One of the beautiful things about this app is that anyone can do it. It’s not just for corporations or even just a small businesses. Everyone should articulate their raison d’être and Raison allows you to do it on your own time, on your own terms, and on an ongoing basis, so your Raison evolves as you do.
Deliberation is good. Taking the time to think things through and making sure you see all the angles is important for making smart decisions. But sometimes you can feel like you’re just spinning your wheels. Raison Living has a tool that can help you step through the process of effective decision making and provide you with the best option. Check it out. You’ll be glad you did.
The Leadership Scorecard organizes 20 core leadership competences into four categories. In doing so, it helps the developing leader see where she can focus. Is she spending enough time considering the future or is she too preoccupied with the now? Or is it the opposite? Is she doing a great job looking to the future, but only in terms of the organization as a whole and not when it comes to individual people? The Leadership Scorecard is a great way to contain an otherwise unwieldy (and ongoing) process.
There are a lot of scenarios where we need to step up and be the leader, but our position doesn’t afford us the power we need to get the job done. But the truth is when it comes to individual leadership, positional power is inferior to personal power. Effective leadership with lasting results comes from strengthening your personal power, evaluating circumstances, and applying the appropriate influence.
Filtering out what is not in your direct control can provide direction and even peace of mind. Take a moment to examine what’s on your mind and run it through the control funnel.
Spiritual, mental, and physical wellbeing are good areas of focus, but we also need to think about how we can have a lifestyle where we can sustain our healthy spiritual, mental, and physical practices.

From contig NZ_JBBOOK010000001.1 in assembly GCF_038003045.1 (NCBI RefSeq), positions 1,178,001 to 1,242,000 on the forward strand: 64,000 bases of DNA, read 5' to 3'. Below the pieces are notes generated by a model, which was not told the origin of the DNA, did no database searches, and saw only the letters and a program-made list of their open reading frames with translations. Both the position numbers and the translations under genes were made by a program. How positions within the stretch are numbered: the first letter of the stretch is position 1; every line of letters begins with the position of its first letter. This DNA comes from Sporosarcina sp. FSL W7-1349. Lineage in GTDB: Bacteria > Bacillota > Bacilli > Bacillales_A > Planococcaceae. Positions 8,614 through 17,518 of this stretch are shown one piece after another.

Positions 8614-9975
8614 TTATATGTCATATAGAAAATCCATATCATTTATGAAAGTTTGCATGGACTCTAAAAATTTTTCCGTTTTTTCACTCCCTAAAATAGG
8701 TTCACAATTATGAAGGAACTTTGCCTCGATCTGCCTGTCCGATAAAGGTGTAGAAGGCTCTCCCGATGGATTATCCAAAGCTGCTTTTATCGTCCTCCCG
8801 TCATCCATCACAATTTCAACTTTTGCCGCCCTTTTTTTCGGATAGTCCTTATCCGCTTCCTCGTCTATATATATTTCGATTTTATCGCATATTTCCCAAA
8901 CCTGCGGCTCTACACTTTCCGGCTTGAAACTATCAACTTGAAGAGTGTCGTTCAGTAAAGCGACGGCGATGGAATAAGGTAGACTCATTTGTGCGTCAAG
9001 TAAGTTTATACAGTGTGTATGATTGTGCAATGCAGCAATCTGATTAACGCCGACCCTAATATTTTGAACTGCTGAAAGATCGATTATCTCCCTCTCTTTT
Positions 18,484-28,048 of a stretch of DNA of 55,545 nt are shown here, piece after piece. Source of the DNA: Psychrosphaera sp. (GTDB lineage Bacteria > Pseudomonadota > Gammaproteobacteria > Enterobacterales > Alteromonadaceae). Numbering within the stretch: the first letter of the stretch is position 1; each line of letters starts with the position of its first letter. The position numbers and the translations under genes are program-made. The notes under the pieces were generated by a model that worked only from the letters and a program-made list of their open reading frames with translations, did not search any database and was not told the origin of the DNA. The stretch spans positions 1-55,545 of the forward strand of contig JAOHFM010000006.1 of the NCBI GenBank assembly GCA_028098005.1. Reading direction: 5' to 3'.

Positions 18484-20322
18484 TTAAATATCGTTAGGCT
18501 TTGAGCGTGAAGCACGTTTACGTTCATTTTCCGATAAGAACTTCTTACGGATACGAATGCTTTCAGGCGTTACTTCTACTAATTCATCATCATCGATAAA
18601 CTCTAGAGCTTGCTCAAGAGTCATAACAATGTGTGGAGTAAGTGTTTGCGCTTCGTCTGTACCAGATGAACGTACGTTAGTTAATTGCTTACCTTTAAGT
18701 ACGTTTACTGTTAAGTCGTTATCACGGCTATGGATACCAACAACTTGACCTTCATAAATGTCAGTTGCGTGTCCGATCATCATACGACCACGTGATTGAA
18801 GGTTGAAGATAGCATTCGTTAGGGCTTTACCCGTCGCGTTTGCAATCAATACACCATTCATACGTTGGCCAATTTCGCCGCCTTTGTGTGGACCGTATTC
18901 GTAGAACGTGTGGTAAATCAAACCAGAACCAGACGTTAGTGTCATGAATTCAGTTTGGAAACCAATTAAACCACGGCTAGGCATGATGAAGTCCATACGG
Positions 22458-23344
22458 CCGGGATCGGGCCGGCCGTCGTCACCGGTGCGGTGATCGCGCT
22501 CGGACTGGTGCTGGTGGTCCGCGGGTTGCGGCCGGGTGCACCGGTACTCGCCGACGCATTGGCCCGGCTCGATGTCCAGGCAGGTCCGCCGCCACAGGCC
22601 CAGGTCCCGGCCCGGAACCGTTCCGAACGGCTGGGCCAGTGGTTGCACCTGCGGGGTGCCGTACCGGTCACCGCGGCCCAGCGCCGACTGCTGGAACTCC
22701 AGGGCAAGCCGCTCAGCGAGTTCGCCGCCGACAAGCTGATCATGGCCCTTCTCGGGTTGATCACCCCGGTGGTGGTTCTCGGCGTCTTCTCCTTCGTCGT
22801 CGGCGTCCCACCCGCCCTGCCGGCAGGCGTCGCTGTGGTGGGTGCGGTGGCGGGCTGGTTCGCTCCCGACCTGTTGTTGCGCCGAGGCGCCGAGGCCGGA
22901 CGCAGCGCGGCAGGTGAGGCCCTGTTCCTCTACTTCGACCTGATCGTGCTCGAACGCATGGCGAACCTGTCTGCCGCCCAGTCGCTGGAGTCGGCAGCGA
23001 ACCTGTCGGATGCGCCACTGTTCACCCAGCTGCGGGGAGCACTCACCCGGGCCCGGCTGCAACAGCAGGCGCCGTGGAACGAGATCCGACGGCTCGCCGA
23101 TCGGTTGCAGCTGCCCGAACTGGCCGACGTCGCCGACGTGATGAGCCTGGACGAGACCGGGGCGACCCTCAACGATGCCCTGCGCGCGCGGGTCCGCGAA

Putting all your time and energy into trying to be more productive and getting more done is pointless if all those things you’re trying to do have no meaning for you. Your effort and energy must ultimately be directed toward doing what you were meant to do—what you are passionate about contributing to the world.
In order to maintain effective actions that move you forward in a meaningful way, you must have three drivers. The first is the pulling action created from an articulated goal. The other two drivers are directional pushes created by problems and opportunities.
Plotting a major achievement along a narrative arc can be instructive in several ways. It helps the envisioning process and allows you to identify milestones, objectives, and challenges in a way that is encouraging rather than intimidating. Moreover, it is instructive for developing a way to tell a story about your personal goal that is compelling and interesting to other people.
Asking yourself specific questions about where you want to be in your life can help you get where you want to be. Rather than being frustrated with your current situation be grateful for what you have and explicit about what you want out of life.
Goals are aligned with a mission and are realized through achieving small wins, which in turn are accomplished by completing well defined tasks.
Performing strategically can be daunting. Your operational and functional work will always take priority unless you carve out specific time for the strategic stuff. Strategic effort is particularly frustrating when you’re in the weeds and tensions are running high. The irony, of course, is that is when you need strategy the most.